Thursday, February 08, 2007


by Mouse

After spending several months obsessing about trying to become pregnant, my mind has reached a saturation point in thinking about the actual process. I’ve moved on to how I’ll be getting to point B (as in baby).

In my first pregnancy, I used an obstetrician recommended by a colleague. The obstetrician participated in a group practice, so I also got to know some of the other obstetricians since there was no telling who would be on call when I finally went into labor. Although the appointments were not incredibly long, I was encouraged to ask any question I had and never felt rushed. Other than a minor scare at 6th week, I had no complications and my pregnancy proceeded within all normal ranges.

This practice’s office delivered at one particular hospital in the nearby city, perhaps the nicest one there. Each woman had a private labor and delivery room with attached bathroom, TV, adjustable bed, and a reclining chair. I won’t go into the details here—that would fill a whole other post—but my delivery was more complicated than we were expecting and ended in a forceps delivery.

For the two days my insurance required I stay in the hospital, I shared a room with a woman who was spending four days in the maternity ward after a Caesarean delivery of twins. We had our own bathroom and a shower down the hall (walk right in, no edge to step over). I had a choice of keeping Scooter with me in a portable bassinet or leaving him in the nursery for a while. The nurses knew I wanted to breastfeed and were very helpful with that—there was even a special lactation session given every day or two for mothers to attend with baby and partner. Before leaving, there was a short care session to answer questions and remind us about things like caring for the umbilical stump.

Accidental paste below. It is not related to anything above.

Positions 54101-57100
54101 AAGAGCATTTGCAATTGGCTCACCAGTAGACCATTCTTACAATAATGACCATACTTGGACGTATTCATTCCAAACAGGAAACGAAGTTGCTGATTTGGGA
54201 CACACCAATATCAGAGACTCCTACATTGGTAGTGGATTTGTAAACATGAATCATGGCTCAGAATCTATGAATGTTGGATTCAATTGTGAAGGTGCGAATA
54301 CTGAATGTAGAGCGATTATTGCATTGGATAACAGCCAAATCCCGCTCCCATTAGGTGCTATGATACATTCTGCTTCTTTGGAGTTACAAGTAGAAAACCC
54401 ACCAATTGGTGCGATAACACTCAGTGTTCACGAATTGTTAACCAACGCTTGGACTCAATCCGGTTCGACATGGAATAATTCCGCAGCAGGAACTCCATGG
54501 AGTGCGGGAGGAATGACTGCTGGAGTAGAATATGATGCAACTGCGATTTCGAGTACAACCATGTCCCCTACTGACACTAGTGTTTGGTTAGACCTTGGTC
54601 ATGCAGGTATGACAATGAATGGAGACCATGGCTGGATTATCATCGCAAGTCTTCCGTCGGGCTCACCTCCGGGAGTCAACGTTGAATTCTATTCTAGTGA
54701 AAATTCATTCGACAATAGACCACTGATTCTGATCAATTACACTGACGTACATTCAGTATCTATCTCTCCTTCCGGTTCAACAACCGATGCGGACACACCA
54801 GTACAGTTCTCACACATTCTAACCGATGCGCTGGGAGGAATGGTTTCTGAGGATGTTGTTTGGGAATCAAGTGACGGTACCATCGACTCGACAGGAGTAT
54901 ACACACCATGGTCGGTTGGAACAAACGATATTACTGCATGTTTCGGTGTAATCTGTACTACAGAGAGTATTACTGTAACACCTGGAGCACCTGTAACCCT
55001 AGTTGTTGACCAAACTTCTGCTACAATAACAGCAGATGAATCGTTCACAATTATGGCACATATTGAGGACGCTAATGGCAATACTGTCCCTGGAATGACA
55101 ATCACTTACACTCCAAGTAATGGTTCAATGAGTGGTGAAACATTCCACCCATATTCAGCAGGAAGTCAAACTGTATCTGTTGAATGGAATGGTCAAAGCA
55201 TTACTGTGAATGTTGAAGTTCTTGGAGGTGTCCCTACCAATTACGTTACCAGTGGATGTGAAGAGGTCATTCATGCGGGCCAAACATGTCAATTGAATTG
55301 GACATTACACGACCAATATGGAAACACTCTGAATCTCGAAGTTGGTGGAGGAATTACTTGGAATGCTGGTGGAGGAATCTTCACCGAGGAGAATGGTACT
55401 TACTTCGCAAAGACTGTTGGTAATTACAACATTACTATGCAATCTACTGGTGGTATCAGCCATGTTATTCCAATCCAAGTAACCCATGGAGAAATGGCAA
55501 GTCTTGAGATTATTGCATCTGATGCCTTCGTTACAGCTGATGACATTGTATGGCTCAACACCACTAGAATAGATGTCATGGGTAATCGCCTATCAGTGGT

Besides all of the above, Trillian and I were both impressed by the security procedures. Scooter had both a bracelet and anklet that matched mine. Each time a nurse brought Scooter in, we checked my bracelet against his. Trillian also had a matching bracelet. To enter the maternity ward, she had to stop at the locked doors, display the bracelet, and wait for someone to let her in. Anyone leaving with a child was similarly checked.

And while not a necessity, Trillian and I also appreciated the freebies. I’m not referring to the free bag from a formula company (which, yes, we did get, but I don’t want to step into that mess right now). We were encouraged to take anything we wanted from the drawer of the bassinet: extra disposable diapers (which we left because (a) we were going to use cloth at home and (b) the newborn size didn’t provide adequate coverage for our long and skinny guy), the very soft hairbrush, extra alcohol pads for stump care, the small plastic basin for sponge bathing, and probably a couple other little things.

Now I come to my point. Or rather, my plea for help.

Since we no longer live near our old city, we can’t just use our previous experience as a guide for the second pregnancy. We’ve started looking into options here and are trying to figure out our options. Of course, right now, our reading raises as many questions as it answers.

So this is where you come in